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Some media figures applaud the criminalization of investigative reporting.

A media advisory from Fairness & Accuracy in Reporting (FAIR)

September 27, 2013 (San Diego) – U.S. soldier Chelsea (formerly Bradley) Manning's 35-year sentence represents the harshest punishment issued to date for providing media with evidence of government wrongdoing (Forbes, 8/21/13). She is the first whistleblower to be convicted under the Espionage Act, ratifying the new reality that those who give the press information that the government wants to keep secret will henceforth be treated as spies.

Manning's sentence is only the latest example of the criminalization of investigative journalism that has greatly intensified in the Obama era (Extra!, 9/11). While whistleblowers have been the chief targets of the harsh crackdown on media challenges to official secrecy, journalists themselves are increasingly in the government's sights.

Fox News' James Rosen, for example, was declared a "co-conspirator" under the Espionage Act in the case of State Department contractor Stephen Jin-Woo Kim, accused of leaking information about North Korea; this allowed the Justice Department to read Rosen's emails, an intrusion on freedom of the press that is forbidden under the Privacy Protection Act unless a journalist is considered to have committed a crime (, 6/20/13).

The Justice Department subpoenaed records for more than 30 phone and fax lines used by scores of Associated Press journalists in an attempt to find the source of a story about a thwarted attack by militants in Yemen (, 5/20/13). AP president Gary Pruitt (Face the Nation, 5/19/13) said the secret subpoenas were carried out "so sweeping[ly], so secretively, so abusively and harassingly and overbroad, is an unconstitutional act."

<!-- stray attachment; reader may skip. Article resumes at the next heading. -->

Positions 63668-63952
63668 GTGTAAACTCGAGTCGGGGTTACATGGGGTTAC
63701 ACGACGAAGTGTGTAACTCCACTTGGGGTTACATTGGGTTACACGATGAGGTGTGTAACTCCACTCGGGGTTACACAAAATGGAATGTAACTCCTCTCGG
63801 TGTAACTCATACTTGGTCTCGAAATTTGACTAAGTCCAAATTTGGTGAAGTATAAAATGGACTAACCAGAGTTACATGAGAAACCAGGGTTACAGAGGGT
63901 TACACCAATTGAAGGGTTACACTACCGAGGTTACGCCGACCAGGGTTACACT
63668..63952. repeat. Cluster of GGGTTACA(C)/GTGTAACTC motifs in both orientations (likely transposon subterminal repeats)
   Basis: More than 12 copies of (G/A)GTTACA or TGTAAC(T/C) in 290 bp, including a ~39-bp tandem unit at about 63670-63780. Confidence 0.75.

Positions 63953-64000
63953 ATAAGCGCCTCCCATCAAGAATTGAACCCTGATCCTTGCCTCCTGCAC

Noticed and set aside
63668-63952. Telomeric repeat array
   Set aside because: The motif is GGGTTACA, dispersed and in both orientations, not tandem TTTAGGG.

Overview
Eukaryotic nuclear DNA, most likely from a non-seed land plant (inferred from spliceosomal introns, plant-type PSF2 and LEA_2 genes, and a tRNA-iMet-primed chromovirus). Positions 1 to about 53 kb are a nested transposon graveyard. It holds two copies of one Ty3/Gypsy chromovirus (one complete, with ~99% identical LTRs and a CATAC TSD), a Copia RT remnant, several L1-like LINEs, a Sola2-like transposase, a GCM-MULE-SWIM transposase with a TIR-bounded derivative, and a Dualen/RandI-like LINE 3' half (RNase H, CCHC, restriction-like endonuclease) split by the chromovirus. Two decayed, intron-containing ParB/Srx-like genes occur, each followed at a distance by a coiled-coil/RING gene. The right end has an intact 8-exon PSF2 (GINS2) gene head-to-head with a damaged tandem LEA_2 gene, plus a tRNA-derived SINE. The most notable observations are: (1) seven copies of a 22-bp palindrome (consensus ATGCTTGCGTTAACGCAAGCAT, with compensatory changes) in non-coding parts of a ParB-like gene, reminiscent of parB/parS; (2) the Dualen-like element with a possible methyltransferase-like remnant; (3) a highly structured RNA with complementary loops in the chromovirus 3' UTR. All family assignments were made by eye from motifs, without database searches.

Barrett Brown, a freelance journalist who has written for Vanity Fair and the Guardian, is in jail facing charges--stemming from his association with the hacker activist group Anonymous--that carry a potential sentence of more than a century in jail. The allegations mainly revolve around Brown posting a link to data hacked from private intelligence agencies, some of which turned out to be encrypted credit card information. But as Peter Ludlow argued in the Nation (6/18/13), what attracted the government's attention to Brown in the first place was his journalism, which used information derived from hacking to expose private intelligence operations--like

“a plan to neutralize Glenn Greenwald's defense of WikiLeaks by undermining them both.... The plan called for ‘disinformation,’ exploiting strife within the organization and fomenting external rivalries—‘creating messages around actions to sabotage or discredit the opposing organization,’ as well as a plan to submit fake documents and then call out the error.”

Journalists who find out too much about U.S. intelligence operations risk becoming targeted by allied security forces--as can their loved ones, as David Miranda, partner of Guardian columnist Glenn Greenwald, found out on August 18 when he was detained and interrogated at London's Heathrow Airport for nine hours under Schedule 7 of Britain's Terrorism Act of 2000. Greenwald (8/18/13) wrote:

“The stated purpose of this law, as the name suggests, is to question people about terrorism. The detention power, claims the UK government, is used ‘to determine whether that person is or has been involved in the commission, preparation or instigation of acts of terrorism.’